Senator Rob Portman said the government has a history of flaws in how it deals with security clearances, and said it is particularly critical to properly vet contractors. "Done poorly it can be incredibly damaging," said the Republican from Ohio.

Senator Claire McCaskill described the probe into USIS as a criminal investigation into allegations the company systemically failed to adequately conduct investigations under its contract.

But USIS said in a statement that it has never been informed that it is under "criminal investigation". It said it received a subpoena for records from McFarland's office in January 2012.

"USIS complied with that subpoena and has cooperated fully with the government's civil investigative efforts," the statement said. Regarding Snowden, USIS said it does not comment on confidential background investigations.

SECURITY CONSEQUENCES

Snowden, who is believed to be hiding in Hong Kong, went public in a video released by Britain's Guardian newspaper on June 9 as the source of documents about the U.S. government's surveillance programs.

An Icelandic businessman said on Thursday he has readied a private plane to take Snowden to Iceland if the government grants him asylum.

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Snowden had a Top Secret/Sensitive Compartmented Information level clearance.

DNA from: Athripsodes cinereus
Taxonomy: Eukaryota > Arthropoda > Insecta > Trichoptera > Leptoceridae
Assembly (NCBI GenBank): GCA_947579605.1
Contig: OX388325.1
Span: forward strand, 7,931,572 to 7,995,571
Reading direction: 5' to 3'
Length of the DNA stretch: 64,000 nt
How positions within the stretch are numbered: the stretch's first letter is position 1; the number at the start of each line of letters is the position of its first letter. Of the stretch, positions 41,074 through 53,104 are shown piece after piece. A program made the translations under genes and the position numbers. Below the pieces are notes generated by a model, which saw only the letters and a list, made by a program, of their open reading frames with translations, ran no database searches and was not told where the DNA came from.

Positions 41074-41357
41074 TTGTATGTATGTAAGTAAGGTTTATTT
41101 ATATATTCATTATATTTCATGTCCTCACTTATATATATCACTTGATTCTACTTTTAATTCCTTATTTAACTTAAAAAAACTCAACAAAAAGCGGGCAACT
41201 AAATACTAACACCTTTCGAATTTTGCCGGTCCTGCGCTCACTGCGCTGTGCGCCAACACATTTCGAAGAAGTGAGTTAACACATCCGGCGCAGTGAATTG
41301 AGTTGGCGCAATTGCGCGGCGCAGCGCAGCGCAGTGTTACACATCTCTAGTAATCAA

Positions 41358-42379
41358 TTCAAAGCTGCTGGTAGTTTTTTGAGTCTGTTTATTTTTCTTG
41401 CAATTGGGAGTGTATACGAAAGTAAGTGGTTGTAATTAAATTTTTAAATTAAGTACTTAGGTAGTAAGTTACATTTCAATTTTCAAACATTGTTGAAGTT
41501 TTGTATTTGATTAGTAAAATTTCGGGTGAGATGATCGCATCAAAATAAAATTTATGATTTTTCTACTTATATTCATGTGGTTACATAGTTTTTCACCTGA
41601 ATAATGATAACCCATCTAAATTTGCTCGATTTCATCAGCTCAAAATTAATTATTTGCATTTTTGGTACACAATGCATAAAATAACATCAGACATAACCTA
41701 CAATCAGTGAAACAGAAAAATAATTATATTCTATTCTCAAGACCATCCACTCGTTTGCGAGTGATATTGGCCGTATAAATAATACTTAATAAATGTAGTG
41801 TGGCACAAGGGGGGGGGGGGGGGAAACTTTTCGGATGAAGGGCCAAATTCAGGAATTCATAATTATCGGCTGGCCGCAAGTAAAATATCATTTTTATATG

Senators at the hearing on Thursday said they were concerned about whether people receiving top secret clearances are being properly vetted.

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"It is a reminder that background investigations can have real consequences for our national security," McCaskill said of Snowden's leaks. McCaskill, a Democrat from Missouri, chairs the contracting oversight subcommittee of the Senate's Homeland Security Committee.

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McCaskill said she was worried that there appears to be a pattern of falsified background checks. She pointed to how at least 18 investigators handling the checks have been convicted of falsifying investigations since 2007.

_4">

Senators also raised concerns about a 2009 watchdog investigation that found about 87 percent of OPM investigative reports used to make clearance decisions had incomplete documentation.

_5">

Merton Miller, an official in OPM's Federal Investigative Services unit, said the high number was the result of employers not cooperating or subjects being deployed to hostile areas where investigators could not conduct interviews.

_6">

He acknowledged his agency needs clearer quality standards. "Quality is in the eye of the beholder," Miller said.

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Separately, Senator Bill Nelson on Thursday called for a Senate Intelligence Committee investigation into how contractors are handling employees with top secret clearance.

_8">

The Democrat from Florida is concerned there is a pattern of disturbing incidents. He pointed to a previous scandal in which Booz Allen Hamilton had hired an employee convicted of lying to the U.S. government for a position in which he would handle classified documents.

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Senate Intelligence Chair Dianne Feinstein has already called for legislation that would limit contractors' access to highly classified information.

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OUTSOURCING

_11">

McCaskill said USIS also has a contract to support the OPM by managing and overseeing background investigations, an arrangement she said appears to put USIS in a position of oversight of its own work. She added that the company received $200 million last year from OPM.